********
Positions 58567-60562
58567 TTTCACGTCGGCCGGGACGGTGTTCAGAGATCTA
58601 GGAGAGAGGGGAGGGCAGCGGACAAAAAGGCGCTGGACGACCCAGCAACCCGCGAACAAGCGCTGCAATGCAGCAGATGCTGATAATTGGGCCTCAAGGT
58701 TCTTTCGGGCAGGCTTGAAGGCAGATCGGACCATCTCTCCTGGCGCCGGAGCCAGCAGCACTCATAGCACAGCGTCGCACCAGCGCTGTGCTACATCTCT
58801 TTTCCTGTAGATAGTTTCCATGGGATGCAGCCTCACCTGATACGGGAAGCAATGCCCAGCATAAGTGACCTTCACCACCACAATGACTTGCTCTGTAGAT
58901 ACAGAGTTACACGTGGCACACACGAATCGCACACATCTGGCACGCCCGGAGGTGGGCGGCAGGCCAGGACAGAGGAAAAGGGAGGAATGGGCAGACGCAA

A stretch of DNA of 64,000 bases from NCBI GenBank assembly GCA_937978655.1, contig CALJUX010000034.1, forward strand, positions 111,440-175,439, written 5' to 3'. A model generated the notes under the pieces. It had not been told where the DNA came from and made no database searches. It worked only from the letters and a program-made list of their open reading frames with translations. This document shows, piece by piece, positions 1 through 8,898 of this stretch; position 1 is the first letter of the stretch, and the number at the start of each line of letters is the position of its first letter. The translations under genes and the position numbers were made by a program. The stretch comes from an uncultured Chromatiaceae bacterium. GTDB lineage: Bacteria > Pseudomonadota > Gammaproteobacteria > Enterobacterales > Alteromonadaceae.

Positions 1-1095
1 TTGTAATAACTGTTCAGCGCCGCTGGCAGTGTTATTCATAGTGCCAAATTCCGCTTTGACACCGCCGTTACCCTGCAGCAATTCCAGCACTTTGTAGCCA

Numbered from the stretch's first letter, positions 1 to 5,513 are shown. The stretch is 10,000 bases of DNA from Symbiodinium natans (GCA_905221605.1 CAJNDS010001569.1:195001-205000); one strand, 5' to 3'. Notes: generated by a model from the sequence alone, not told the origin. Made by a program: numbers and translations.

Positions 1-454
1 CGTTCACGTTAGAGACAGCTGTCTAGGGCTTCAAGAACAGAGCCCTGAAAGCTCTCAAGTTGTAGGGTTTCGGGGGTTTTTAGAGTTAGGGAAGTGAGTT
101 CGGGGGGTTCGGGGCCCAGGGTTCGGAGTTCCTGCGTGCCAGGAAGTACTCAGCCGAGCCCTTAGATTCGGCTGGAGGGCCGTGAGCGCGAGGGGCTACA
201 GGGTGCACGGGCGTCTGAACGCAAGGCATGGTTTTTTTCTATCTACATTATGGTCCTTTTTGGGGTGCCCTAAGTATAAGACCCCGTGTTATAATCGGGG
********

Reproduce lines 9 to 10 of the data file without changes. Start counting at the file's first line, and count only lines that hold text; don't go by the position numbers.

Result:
1 TTGTAATAACTGTTCAGCGCCGCTGGCAGTGTTATTCATAGTGCCAAATTCCGCTTTGACACCGCCGTTACCCTGCAGCAATTCCAGCACTTTGTAGCCA

Numbered from the stretch's first letter, positions 1 to 5,513 are shown. The stretch is 10,000 bases of DNA from Symbiodinium natans (GCA_905221605.1 CAJNDS010001569.1:195001-205000); one strand, 5' to 3'. Notes: generated by a model from the sequence alone, not told the origin. Made by a program: numbers and translations.